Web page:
As the poem’s title implies, Keats uses this poem to praise an urn and all that it depicts. This is where a great deal of the Romanticism comes from. Keats recognizes the beauty in something so long-lasting, something capable of capturing a moment and holding it there forever, and so he glorifies it with iambic pentameter and rhymes. This is both effective and relevant to the subject--words, too, will linger, so even one who does not see or has not seen the urn in question can understand what Keats saw in it.
    But not only will a happy moment--a spring day, a piper playing his tune and enjoying himself, two lovers basking in each other’s glory--stay happy as long as the urn is in existence. The nature of the moment--that it is merely a snapshot, with no real information about what came before or what will come after--encourages the imagination to fill in the blanks, and one of the focuses of Romanticism is the importance and power of the imagination. Keats states that “Heard melodies are sweet, but those unheard / Are sweeter.” While pipe music can be lovely, one can look at this frozen piper on the urn and imagine an even lovelier melody, one that would appeal specifically to the viewer (or reader of this poem, who is no doubt imagining this urn by the time he is through).
    In a way, Keats personifies the urn throughout the poem, first directly (calling it a “Sylvan historian” and all that) and then by speaking to the people (and trees) depicted on it. When one considers this, the poem begins to seem more like a love poem for some living entity within the urn (figuratively, of course).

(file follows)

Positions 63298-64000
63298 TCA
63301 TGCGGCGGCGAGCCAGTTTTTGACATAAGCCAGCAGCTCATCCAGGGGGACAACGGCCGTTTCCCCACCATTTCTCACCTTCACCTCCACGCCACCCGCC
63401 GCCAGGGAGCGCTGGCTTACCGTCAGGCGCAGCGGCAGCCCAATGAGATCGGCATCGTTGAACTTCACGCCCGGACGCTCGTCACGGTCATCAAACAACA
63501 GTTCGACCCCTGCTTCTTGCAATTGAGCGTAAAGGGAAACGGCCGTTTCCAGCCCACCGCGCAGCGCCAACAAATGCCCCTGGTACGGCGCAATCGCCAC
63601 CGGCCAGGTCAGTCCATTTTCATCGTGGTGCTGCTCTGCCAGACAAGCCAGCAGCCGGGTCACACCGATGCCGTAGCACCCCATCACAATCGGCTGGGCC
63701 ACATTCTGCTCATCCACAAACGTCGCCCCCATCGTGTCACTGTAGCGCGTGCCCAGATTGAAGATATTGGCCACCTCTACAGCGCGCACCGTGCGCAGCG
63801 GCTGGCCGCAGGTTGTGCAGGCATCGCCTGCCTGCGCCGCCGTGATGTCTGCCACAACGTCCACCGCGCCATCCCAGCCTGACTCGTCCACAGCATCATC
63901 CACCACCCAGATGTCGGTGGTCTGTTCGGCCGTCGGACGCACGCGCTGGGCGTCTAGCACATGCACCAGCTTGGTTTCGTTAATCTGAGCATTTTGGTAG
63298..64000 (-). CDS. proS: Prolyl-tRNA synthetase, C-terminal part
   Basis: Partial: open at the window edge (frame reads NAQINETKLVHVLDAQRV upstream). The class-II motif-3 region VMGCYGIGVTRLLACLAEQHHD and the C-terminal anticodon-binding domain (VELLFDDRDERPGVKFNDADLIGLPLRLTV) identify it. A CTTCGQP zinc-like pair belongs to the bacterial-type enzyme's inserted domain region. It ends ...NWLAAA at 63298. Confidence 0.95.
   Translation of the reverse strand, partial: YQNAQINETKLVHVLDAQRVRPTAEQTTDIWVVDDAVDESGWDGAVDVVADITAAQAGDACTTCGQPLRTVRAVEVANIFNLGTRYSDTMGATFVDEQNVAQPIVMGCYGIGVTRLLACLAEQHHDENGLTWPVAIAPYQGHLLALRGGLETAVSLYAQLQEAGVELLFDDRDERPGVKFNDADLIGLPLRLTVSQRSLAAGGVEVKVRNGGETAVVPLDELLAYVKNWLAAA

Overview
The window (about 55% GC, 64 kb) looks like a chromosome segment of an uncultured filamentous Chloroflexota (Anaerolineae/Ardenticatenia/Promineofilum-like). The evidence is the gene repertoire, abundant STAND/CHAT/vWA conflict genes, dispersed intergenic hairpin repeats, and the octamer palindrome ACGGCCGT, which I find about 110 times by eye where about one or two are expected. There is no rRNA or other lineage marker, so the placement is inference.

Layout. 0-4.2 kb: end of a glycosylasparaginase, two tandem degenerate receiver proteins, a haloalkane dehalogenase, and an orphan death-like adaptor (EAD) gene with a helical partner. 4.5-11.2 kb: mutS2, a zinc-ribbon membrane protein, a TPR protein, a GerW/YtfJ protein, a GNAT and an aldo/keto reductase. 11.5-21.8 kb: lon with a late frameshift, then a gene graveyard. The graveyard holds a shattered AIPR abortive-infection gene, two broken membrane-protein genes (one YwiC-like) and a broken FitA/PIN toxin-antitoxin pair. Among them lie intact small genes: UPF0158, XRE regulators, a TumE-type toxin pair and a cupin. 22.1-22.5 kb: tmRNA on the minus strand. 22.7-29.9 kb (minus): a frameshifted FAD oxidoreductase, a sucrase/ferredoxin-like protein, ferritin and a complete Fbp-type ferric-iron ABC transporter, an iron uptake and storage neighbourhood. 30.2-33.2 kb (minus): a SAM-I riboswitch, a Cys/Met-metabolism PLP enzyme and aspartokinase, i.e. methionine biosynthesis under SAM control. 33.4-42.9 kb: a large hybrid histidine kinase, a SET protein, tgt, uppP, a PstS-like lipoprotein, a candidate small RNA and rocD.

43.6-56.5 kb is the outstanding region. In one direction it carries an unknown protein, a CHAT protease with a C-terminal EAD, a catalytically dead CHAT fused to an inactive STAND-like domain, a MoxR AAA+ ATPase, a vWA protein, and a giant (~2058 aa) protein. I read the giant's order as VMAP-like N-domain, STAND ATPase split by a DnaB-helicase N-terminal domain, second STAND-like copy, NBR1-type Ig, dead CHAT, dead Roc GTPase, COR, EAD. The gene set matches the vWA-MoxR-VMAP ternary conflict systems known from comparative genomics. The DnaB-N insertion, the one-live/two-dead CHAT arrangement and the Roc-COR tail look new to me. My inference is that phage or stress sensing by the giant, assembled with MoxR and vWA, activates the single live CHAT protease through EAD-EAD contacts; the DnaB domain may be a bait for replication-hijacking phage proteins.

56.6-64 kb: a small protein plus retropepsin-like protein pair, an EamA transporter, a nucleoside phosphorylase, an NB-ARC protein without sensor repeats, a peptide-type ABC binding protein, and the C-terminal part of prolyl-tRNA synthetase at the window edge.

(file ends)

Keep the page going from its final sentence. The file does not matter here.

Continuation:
The ode’s tone appears to take a darker turn in the last stanza and the final lines of the stanza before it, especially with lines like “when old age shall this generation waste” and “thy streets for evermore / Will silent be; and not a soul, to tell / Why thou art desolate, can e’er return” and phrases like “in midst of other woe,” but this is still contributing to the idea that the images will always be there for us to admire.

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  35. This poem expresses a great interest in nature, which is one of the themes of Romanticism. Keats often weaves nature into his descriptions, such as in the phrase: “what leaf-fringed legend haunt about thy shape” (line 5). This line itself has nothing to do with nature, but Keats uses the words “leaf-fringed” to give an air of mystery to the description. In addition, many of the images Keats portrays of the urn incorporate scenery: “Ah, happy, happy boughs! That cannot shed your leaves…” (lines 21-22). These images of nature he describes on the urn also tie into another theme of Romanticism- natural religion. When writing about the little town, Keats portrays a priest leading a heifer to a “green” altar. Here, the word “green” connects to nature, as if the priest were sacrificing the heifer to mother nature, or to some religion having to do with nature.